Following the UK’s withdrawal from the EU on the 31 January 2020, it has now entered an 11-month transition period from 1 February until 31 December this year.
Do you have to make any changes to your current EMIR and MiFIR reporting?
According to the terms of the Withdrawal Agreement, the EU law continues to apply in the UK during the transition period and hence there is no change to the current reporting obligations until at least the end of the transition period (i.e. 31 December 2020). For now, no actions are required from investment firms.
TRAction will continue to operate under the existing EMIR and MiFIR laws, Trade Repositories (TRs) and Approved Reporting Mechanisms (ARMs) until the end of 2020.
What will happen if there is no deal agreed by 31 December 2020?
On 1 January 2021, whether there is a deal or not, the UK will leave all the institutions and structures of the EU, such as EU judicial structures including the European court of justice, EU security and defence arrangements and agreements such as data sharing.
Since the UK and EU are just starting to negotiate a deal, it remains uncertain if there will be a deal until later of this year. Hence, what will be the impacts on EMIR and MiFIR Reporting? No one knows.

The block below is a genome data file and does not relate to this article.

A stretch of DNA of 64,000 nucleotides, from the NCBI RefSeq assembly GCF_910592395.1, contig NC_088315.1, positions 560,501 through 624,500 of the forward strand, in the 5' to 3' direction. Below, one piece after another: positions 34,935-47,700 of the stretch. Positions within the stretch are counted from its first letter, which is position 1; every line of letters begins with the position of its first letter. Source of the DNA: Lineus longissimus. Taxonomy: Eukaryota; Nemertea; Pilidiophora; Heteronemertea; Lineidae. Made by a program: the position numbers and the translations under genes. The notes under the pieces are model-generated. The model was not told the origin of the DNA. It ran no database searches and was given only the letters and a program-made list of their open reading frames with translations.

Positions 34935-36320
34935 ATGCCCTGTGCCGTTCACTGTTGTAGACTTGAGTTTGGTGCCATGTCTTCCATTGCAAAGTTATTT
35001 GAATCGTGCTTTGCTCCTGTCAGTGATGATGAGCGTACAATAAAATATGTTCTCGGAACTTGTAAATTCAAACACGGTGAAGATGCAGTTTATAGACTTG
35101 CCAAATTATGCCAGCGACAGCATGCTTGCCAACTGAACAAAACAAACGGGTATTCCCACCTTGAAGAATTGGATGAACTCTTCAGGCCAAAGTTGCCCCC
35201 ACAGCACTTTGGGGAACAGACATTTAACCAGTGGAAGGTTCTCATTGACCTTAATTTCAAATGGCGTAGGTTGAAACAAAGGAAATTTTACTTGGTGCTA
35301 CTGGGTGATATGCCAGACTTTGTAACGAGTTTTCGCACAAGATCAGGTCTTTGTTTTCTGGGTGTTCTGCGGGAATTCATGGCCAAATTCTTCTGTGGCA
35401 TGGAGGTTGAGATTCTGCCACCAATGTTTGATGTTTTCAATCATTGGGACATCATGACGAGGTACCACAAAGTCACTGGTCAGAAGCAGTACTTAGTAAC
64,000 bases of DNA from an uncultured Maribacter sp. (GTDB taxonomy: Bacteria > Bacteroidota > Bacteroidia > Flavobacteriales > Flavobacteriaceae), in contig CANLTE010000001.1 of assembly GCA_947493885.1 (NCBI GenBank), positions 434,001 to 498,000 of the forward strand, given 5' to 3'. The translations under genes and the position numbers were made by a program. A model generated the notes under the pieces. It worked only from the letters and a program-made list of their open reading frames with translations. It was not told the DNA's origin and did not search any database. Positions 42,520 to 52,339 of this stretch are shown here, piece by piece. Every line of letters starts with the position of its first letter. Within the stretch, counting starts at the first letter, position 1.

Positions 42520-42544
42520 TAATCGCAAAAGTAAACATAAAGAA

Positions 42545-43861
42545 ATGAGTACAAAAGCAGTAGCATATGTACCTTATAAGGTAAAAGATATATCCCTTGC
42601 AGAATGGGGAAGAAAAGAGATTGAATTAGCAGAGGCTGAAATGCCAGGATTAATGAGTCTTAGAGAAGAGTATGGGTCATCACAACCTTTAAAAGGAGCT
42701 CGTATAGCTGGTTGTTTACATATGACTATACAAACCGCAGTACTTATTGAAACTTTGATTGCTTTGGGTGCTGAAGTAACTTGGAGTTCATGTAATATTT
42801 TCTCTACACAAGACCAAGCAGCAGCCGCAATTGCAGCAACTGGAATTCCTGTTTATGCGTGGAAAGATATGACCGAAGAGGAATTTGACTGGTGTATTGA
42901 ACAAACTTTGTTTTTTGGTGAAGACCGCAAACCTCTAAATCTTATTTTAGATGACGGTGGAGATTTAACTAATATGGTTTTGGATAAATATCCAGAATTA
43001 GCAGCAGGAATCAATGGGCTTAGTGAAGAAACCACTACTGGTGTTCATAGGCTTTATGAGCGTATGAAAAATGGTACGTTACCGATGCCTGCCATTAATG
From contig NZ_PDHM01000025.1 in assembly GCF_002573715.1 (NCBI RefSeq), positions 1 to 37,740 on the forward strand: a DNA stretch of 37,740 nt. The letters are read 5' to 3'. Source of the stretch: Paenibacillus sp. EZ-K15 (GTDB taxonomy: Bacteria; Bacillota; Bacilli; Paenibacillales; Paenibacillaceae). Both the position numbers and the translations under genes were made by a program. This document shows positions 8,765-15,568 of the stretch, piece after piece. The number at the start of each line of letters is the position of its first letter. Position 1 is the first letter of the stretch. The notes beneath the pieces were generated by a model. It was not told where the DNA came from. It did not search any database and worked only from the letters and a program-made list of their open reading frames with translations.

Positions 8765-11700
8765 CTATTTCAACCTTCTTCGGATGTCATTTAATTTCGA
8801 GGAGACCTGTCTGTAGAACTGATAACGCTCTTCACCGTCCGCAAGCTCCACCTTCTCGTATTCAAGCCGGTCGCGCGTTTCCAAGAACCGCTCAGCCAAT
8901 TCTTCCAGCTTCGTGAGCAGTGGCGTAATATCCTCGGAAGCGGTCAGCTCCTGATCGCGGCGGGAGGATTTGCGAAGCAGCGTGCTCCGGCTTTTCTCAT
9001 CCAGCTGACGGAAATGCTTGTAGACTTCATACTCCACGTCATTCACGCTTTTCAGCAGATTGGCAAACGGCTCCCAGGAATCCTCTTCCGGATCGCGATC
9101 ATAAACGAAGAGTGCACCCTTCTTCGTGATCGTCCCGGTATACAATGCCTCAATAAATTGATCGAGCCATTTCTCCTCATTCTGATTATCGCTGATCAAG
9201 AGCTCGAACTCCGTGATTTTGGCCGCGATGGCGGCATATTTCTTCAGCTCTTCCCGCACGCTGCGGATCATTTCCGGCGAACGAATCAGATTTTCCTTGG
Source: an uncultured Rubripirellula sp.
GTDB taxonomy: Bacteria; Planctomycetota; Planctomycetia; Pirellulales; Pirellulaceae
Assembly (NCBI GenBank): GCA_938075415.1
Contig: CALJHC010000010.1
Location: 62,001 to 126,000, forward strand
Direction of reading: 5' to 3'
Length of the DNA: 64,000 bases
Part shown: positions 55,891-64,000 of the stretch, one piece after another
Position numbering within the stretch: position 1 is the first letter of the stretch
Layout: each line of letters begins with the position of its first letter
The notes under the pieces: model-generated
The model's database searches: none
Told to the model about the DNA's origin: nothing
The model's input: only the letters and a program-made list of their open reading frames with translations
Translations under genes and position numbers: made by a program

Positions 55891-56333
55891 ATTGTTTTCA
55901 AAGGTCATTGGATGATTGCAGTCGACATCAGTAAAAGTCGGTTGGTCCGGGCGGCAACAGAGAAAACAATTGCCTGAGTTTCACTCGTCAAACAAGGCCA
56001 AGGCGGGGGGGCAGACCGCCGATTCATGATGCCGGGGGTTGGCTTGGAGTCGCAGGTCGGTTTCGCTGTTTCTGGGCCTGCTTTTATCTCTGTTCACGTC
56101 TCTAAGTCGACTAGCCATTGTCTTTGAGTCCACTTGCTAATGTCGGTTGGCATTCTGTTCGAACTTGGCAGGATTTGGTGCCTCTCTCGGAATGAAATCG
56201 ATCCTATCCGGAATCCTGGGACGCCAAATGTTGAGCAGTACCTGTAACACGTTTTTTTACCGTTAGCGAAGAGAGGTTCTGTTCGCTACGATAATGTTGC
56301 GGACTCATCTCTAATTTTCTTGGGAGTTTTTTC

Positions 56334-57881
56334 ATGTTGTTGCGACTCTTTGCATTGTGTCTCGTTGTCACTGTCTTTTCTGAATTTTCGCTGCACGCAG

In either case, we anticipate that clients domiciled in the EU will need to report to EU-based (as it will then be constituted) TRs and ARMs. Investment Managers and firms in the UK will need to continue to submit reports in the current format, but likely to UK-based TRs and ARMs, until such a time any changes are made by the FCA to EMIR and MiFIR to create a divergence from the current EU directives and regulations.
We will keep you updated when new information becomes available.
If you have any questions, please contact us.
Angela works in our Sydney office. At TRAction, she provides regulatory support to our clients, monitors changes in the worldwide regulatory environment relating to trade and transaction reporting, assists with business development and client onboarding as well as development of PR and marketing strategies. Angela has several years of experience working in legal and compliance for financial services companies. She previously practiced in a leading boutique financial services law firm in Sydney as a solicitor with a focus on licensing, compliance, AML/CTF and M&A. Angela has a double degree in Actuarial Studies and Law from the Australian National University and is admitted as a solicitor in Australia.